Shooting started in late November. My assistant and I hiked off into the Enchantment Lakes Wilderness in the North Cascades of Washington, armed with tons of outdoor gear and camera equipment. After a week of hard snowshoeing up the sides of mountains, I managed to get some terrific plates to setup our survival scenario. In January, we pulled together a fantastic crew in the studio to shoot the talent and the action, which were then composited together with the outdoor scenes to create the story of our tragic survivors.

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The result was surprising. Despite having storyboarded and then mocked up each shot with stand-in talent, I think we were all floored when actress Alyssa Kay brought an incredible intensity of emotion and expression to the scenes. While retouching, I found my own mental state to be a bit unbalanced after staring at photographs of her sadness in closeup portraits, as well as the degree of suffering model Andy Gregory exhibited with the help of SFX Artist Shawn Shelton.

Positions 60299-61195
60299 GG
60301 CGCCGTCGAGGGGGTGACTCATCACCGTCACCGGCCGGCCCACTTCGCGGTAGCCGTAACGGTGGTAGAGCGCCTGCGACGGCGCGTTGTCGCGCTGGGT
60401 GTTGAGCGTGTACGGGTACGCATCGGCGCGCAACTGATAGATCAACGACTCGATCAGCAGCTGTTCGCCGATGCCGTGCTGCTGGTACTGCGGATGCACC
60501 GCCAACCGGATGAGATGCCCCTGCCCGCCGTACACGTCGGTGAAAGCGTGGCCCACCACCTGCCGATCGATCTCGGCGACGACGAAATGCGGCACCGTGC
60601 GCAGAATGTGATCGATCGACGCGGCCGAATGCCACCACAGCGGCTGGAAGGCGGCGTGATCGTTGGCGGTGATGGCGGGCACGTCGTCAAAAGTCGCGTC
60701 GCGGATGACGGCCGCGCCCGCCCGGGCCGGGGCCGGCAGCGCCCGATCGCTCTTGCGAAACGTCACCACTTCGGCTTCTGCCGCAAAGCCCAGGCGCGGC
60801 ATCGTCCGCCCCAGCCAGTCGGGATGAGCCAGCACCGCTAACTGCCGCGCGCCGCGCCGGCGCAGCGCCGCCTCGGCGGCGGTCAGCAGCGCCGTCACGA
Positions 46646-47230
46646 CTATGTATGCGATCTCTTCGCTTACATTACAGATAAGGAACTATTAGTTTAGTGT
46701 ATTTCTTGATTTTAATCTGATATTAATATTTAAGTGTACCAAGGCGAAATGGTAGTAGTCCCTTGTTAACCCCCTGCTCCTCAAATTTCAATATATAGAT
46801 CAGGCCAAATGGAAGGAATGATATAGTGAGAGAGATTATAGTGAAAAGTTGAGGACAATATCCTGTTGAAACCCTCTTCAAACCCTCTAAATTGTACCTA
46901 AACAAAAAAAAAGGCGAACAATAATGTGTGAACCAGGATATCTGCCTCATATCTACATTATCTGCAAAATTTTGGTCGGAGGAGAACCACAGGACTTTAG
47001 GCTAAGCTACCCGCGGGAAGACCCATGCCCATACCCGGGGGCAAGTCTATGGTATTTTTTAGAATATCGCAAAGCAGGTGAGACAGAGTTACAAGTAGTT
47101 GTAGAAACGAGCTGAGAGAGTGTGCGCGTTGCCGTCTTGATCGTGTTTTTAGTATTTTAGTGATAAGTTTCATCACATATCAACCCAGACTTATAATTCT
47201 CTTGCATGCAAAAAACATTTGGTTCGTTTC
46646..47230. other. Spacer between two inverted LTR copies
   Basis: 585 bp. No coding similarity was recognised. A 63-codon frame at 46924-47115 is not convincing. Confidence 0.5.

Many thanks to our fantastic crew. In addition to Lindsey and Shawn, it took the considerable talents of Deb Tudor with wardrobe, Mandy Kehoe with props, and the assistance of Dalton Green, Casey Nation and Colton Running. What truly made this series come alive were the acting abilities of actors Alyssa Kay and model Andy Gregory, cast by Samara Lerman. Also I’d like to give a special thanks to Tina Yaw for her assistance on our production mockups, and pilot Jeff Chang with Rainier Flight Service who provided aircraft and flight time over the Enchantments.